Financial technology, or fintech, is a sector that has been boosted by changes in consumer behaviour amid the COVID-19 pandemic.
As more people stay home to reduce physical interactions and avoid the virus, demand for digital services has shot up.
This trend is likely to persist.
I have been pleasantly surprised by the convenience and benefits of some of the latest digital financial services.
For one, I no longer bring along debit or credit cards when I leave home.
Instead, I can rely on my smartphone, which houses my credit cards and e-wallets such as PayLah and GrabPay, to make payments.
I can also withdraw money from the ATM by scanning a QR code, without needing to insert an ATM card.
As financial institutions continue to advance on their digital transformation journeys, consumers like you and I can look forward to new features that bring about even greater benefits.
Here are three fintech trends that are poised to accelerate even further in Singapore in 2022.
Back in December 2020, the Monetary Authority of Singapore (MAS) issued four digital bank licenses, paving the way for non-bank players to challenge the incumbent banks.
Two of the four successful applicants, Sea Ltd (NYSE: SE) and a consortium owned by Grab Holdings and Singtel (SGX: Z74), were issued digital full bank (DFB) licenses.
The two DFB license winners will be able to serve retail customers, with a deposit cap of S$75,000 per customer.
Both banks are expected to launch in the first half of 2022.
Incumbent banks are not taking these developments lying down.
British lender Standard Chartered (LON: STAN) has announced a tie up with NTUC Enterprise to launch SC Bank Solutions, which already possesses a full banking license from MAS.
Local bank UOB (SGX: U11) will also be bringing its digital banking experience, TMRW, to Singapore in the last quarter of 2022.
TMRW already boasts over 300,000 customers across Indonesia and Thailand, and has ambitious plans to acquire over 3 million customers across ASEAN by 2025.
And Singapore’s largest bank, DBS Group (SGX: D05), is also no pushover.
The lender was named the “World’s Best Digital Bank” this year by Euromoney.
The fight in 2022 to attract and retain customers will undoubtedly be heated.
According to a McKinsey report, over 70% of Singaporean consumers are open to migrating to digital-only banks.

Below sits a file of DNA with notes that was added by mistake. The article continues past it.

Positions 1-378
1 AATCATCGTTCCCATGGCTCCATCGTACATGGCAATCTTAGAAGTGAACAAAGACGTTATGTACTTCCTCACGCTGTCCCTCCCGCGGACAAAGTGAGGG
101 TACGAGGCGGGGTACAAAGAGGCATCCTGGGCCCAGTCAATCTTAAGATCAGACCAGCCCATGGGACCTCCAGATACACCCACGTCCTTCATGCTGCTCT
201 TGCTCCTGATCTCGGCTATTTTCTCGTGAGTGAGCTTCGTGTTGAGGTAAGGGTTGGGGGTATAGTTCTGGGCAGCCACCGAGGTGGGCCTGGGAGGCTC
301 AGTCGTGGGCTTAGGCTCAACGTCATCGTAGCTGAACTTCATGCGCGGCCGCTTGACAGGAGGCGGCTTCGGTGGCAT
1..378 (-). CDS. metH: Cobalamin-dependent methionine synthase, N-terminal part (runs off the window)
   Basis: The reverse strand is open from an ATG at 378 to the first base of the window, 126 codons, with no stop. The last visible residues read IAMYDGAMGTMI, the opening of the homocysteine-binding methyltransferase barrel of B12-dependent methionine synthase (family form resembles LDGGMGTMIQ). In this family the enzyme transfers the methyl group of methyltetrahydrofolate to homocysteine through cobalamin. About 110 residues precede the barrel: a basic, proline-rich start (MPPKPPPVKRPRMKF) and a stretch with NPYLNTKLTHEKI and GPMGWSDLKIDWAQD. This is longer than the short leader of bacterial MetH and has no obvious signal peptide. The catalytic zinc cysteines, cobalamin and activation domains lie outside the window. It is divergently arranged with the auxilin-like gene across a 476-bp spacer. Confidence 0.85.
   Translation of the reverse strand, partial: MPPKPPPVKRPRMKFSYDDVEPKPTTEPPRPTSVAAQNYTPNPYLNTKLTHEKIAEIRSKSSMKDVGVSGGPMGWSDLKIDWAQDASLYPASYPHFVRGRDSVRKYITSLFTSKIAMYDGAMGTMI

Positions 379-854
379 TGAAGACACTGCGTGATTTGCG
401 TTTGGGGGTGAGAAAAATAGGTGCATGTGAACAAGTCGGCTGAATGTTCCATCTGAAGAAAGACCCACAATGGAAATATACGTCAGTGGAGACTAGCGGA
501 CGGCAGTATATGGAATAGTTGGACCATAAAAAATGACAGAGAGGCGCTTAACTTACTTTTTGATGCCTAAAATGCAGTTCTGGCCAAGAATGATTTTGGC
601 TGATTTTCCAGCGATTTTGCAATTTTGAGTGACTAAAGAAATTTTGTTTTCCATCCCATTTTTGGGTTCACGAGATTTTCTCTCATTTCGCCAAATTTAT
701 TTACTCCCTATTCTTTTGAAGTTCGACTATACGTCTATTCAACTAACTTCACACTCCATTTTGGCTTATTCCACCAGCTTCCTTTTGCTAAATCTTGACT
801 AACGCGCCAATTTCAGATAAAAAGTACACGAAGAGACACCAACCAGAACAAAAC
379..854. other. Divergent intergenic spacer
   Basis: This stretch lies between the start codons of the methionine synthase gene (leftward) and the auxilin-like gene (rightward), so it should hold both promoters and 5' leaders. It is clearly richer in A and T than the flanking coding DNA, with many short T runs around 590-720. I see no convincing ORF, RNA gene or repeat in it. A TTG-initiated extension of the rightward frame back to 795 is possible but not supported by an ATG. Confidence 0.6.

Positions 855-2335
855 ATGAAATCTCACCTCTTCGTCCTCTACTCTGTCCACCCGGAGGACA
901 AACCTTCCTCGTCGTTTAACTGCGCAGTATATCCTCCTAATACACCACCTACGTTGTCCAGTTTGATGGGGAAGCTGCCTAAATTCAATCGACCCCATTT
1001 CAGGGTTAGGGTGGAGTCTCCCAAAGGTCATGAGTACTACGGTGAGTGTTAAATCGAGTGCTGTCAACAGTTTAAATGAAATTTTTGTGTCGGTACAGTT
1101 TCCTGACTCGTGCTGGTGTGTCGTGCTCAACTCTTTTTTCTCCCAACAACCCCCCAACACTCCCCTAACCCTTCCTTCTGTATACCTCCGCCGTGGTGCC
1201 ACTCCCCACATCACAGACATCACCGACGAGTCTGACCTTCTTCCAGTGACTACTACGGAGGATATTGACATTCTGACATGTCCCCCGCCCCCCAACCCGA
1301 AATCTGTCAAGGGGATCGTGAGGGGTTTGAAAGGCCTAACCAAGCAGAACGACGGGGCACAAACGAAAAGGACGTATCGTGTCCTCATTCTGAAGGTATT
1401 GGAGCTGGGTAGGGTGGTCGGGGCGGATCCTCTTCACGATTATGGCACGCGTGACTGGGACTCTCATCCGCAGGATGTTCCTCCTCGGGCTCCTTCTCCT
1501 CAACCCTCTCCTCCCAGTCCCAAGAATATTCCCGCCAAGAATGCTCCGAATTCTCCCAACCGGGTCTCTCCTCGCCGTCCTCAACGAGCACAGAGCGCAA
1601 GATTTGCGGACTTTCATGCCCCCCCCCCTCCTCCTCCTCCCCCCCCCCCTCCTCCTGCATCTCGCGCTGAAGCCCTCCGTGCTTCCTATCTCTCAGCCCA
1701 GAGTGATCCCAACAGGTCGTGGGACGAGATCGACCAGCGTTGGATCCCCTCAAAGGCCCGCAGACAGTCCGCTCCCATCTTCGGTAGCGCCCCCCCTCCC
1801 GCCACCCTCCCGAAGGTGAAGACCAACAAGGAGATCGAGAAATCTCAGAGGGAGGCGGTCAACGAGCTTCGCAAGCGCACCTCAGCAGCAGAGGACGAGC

Buy now, pay later
Buy now, pay later (BNPL) is a fast-growing service that makes it easier for consumers to afford their purchases.
This service allows shoppers to pay for their purchases in instalments, while merchants receive the full payment upfront from the BNPL company.
These instalments are generally interest-free, and customers only pay additional fees for late payments.
Thus, BNPL offers an attractive proposition for gig economy and freelance workers.
This segment of customers tends to experience irregular cash flows due to the nature of their work, and BNPL helps to alleviate cash flow uncertainty by allowing them to keep more cash on hand.
BNPL adoption is projected to increase rapidly.
In Singapore, gross merchandise value for BNPL payments is expected to rise from US$370.8 million in 2020 to US$2.1 billion in 2028, a compound annual growth rate of 24.5%.
Hence, there is little wonder that numerous companies are vying for a slice of this lucrative pie.
Apart from homegrown pure play BNPL companies such as Atome and hoolah, financial institutions such as Grab, UOB, and Citibank (NYSE: C) also offer their own versions of BNPL.
Even local telco Starhub (SGX: CC3) has unveiled its own adaptation of BNPL.
The company’s new EasyGo service allows customers to pay for their new mobile phones in instalments of up to 24 months with zero interest.
Digital payments are another trend that has exploded recently.
E-commerce and online transactions were already growing rapidly prior to the pandemic, but the pace of adoption has accelerated as consumers enjoyed the convenience of shopping online.
According to UOB, payment companies received a massive US$494 million in funding in the first half of 2021, more than any other fintech segment.
Grab’s fintech business, Grab Financial Group (GFG), received US$300 million in funding.
Digital payments have been made simpler by government initiatives such as PayNow and SGQR, which allow merchants to accept multiple forms of payments with just a single QR code.
SGQR acts as a unified payment code that leaves room for more digital payment providers to offer their services in Singapore.
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Disclosure: Herman Ng owns shares in Sea Ltd.